• Dry: Record your cervical fluid as "dry" if you have no cervical fluid present at all; if you notice no cervical fluid in your underwear; and if the outside of your vagina feels dry. You can expect to see dry days both before ovulation after your period and after ovulation. Record "dry" if you are not able to gather or see any cervical fluid, even if your vagina feels slightly moist inside.

  • Sticky: Record your cervical fluid as "sticky" if it is glue-like, gummy, stiff or crumbly and if it breaks easily and quickly and if it is not easily stretched. It will probably be yellowish or white, but could also be cloudy/clear. You may or may not see some sticky cervical fluid before and after ovulation.

  • Creamy: Record your cervical fluid as "creamy" if it is like hand lotion, white or yellow or cloudy/clear, like milk or cream, mayonnaise or like a flour/water solution. It may stretch slightly but not very much and break easily.

  • Watery: Enter "watery" if your cervical fluid is clear and most resembles water. It may be stretchy also. This cervical fluid is considered fertile and this may be your most fertile cervical fluid or you may get it before you get egg white cervical fluid or you may not get this type of fluid at all.

  • Egg white: This is your most fertile cervical fluid. Record "egg white" if your cervical fluid looks at all like raw egg white, is stretchy and clear, or clear tinged with white, or even clear tinged with pink. It also resembles semen (and has a lot of the same physical properties to allow the sperm to travel and be nourished). You should be able to stretch it between your thumb and index finger.

  • Spotting: Record "spotting" when you have any pink or dark red/brown spots that leave a small mark on your underwear or panty liner or that you only see when you wipe. If it does not require a pad or tampon, record it as spotting rather than menses. You may see spotting before or after your period, around the time of ovulation or around the time of implantation if you conceive. Do not start a new chart until you have red flow.

  • Menses: When you record "menses" you can choose light, normal and heavy. Always start a new chart on your first day of menses. That is the first day that you have red blood flow that requires a pad or tampon. This is cycle day one. will automatically start a new chart for you when you enter menses.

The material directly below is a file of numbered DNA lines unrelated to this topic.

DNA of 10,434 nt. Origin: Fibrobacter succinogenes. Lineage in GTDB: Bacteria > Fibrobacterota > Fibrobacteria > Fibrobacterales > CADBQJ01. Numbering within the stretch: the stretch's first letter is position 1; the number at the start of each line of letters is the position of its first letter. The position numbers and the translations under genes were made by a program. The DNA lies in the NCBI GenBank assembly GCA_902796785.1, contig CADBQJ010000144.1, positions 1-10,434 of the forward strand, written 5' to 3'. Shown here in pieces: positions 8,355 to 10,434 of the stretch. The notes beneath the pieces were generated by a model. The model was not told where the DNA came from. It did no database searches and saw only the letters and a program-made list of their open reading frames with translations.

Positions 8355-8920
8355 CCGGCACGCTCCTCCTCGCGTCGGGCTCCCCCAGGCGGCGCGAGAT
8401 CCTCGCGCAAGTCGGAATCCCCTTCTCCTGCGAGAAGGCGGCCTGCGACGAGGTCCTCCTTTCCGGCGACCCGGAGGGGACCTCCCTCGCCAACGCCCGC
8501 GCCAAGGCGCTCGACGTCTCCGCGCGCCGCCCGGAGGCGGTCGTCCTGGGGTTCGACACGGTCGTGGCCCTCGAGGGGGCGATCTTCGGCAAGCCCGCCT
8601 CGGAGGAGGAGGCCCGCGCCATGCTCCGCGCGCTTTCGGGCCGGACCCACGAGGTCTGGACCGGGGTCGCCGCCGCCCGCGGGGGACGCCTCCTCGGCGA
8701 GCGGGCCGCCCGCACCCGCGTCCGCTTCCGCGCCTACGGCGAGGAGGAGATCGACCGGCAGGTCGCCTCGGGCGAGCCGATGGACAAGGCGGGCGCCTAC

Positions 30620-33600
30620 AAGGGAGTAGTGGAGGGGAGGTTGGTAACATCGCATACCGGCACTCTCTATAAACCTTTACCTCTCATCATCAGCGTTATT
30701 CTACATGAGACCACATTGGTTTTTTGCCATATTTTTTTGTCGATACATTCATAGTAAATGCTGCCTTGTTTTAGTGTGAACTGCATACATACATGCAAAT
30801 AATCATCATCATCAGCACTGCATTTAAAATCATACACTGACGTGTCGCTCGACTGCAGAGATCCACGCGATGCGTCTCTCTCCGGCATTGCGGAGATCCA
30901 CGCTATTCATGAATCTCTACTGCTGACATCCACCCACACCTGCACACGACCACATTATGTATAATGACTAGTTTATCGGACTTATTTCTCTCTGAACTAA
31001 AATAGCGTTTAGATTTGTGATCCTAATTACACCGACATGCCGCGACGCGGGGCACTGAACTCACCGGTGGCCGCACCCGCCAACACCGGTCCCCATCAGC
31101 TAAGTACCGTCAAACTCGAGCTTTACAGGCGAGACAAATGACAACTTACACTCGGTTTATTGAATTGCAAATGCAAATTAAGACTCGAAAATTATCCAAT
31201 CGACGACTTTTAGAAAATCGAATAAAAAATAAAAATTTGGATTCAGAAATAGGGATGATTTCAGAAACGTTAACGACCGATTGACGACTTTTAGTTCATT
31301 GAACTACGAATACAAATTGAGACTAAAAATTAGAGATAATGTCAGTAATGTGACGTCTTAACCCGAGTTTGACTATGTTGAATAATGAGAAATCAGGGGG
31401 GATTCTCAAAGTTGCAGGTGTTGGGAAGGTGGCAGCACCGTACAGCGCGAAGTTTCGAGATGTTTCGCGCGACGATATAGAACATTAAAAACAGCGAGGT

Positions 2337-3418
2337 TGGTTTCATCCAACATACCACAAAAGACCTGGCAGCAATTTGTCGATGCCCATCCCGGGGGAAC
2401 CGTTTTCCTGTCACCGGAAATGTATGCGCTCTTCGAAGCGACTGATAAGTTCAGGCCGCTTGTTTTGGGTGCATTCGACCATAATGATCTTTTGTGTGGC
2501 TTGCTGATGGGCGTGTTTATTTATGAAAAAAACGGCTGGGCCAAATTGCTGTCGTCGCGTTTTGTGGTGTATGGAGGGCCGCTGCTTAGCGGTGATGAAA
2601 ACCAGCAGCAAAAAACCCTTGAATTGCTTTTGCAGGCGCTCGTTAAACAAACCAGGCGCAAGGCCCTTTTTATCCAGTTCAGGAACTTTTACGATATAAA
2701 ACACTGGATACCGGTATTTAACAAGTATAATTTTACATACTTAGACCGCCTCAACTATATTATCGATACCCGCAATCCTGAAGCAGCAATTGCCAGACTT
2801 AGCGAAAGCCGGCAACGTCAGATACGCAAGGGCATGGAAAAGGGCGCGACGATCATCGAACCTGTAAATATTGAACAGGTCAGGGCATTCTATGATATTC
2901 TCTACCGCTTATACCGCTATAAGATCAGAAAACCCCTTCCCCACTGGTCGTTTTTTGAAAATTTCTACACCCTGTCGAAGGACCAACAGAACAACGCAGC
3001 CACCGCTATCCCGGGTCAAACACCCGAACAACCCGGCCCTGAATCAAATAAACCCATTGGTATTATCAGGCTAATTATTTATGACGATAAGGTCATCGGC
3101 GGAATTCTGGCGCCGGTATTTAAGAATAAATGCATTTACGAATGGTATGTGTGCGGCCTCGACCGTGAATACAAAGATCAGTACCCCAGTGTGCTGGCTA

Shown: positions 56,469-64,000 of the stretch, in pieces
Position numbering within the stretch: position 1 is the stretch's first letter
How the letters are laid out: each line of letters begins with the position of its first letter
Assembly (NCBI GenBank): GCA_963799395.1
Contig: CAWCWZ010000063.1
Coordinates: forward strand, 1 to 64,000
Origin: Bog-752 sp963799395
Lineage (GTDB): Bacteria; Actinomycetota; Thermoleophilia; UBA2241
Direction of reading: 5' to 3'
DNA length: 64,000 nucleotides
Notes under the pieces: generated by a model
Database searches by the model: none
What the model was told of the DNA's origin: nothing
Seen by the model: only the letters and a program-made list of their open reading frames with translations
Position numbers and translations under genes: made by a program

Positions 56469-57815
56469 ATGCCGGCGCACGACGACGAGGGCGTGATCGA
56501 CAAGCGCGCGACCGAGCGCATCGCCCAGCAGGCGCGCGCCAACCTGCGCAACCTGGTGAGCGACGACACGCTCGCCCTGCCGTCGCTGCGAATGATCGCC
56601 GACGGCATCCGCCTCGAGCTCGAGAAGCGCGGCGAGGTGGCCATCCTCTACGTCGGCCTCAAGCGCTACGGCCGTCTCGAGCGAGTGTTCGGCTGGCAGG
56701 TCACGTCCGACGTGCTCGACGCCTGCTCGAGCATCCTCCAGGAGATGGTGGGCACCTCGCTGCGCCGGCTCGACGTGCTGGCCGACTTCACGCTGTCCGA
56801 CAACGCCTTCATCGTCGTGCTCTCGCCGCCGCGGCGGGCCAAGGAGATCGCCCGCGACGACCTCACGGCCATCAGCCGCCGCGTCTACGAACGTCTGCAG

Select the fluid type on your data entry form that best matches what you observe:

CM data

The data entry field for Cervical Fluid on the website is similar.

For more details about data entry using please [Click Here].

Once entered your cervical fluid data will be displayed on your chart:

CM chart

Factors Affecting Cervical Fluid

Certain factors may influence the quality and quantity of cervical fluid that you produce and could thus impact the interpretation of your chart. Some factors may be a result of hormonal influences, while others may be related to lifestyle or medications. If any of these applies to your case, make sure to record it in the notes section on your chart so that you can recognize why a particular observation may seem unusual or different.

In most cases the effects are not great enough to seriously hamper your charting efforts or skew the analysis enough to dramatically alter your results. Nonetheless, the following factors may impact cervical fluid patterns and should be noted when possible:

  • medications such as antihistamines and diuretics

  • some fertility medications, (especially clomiphene citrate- ask your doctor)

  • tranquilizers

  • antibiotics

  • expectorants

  • herbs (ask your doctor before taking herbs or supplements while trying to conceive)

  • vitamins

  • vaginal infection or sexually transmitted disease (ask your doctor if you think this is a possibility)

  • illness

  • delayed ovulation (can cause multiple cervical fluid patches)

  • douching (not recommended unless advised by your doctor)

  • being overweight (can cause increased cervical fluid)

  • arousal fluid (can be mistaken for egg white cervical fluid)

  • semen residue (can be mistaken for egg white cervical fluid)

  • lubricants (not recommended when trying to conceive as they can be hostile to sperm)

  • breastfeeding

  • decreased ovarian function

  • just stopping birth control pills

If you notice anything that concerns you about your cervical fluid (for example, if it has an unpleasant odor or is causing you discomfort or itchiness or if you are experiencing unexpected bleeding or spotting), call your doctor.

Further Reading:

Next Lesson: All about Basal Body Temperature (BBT)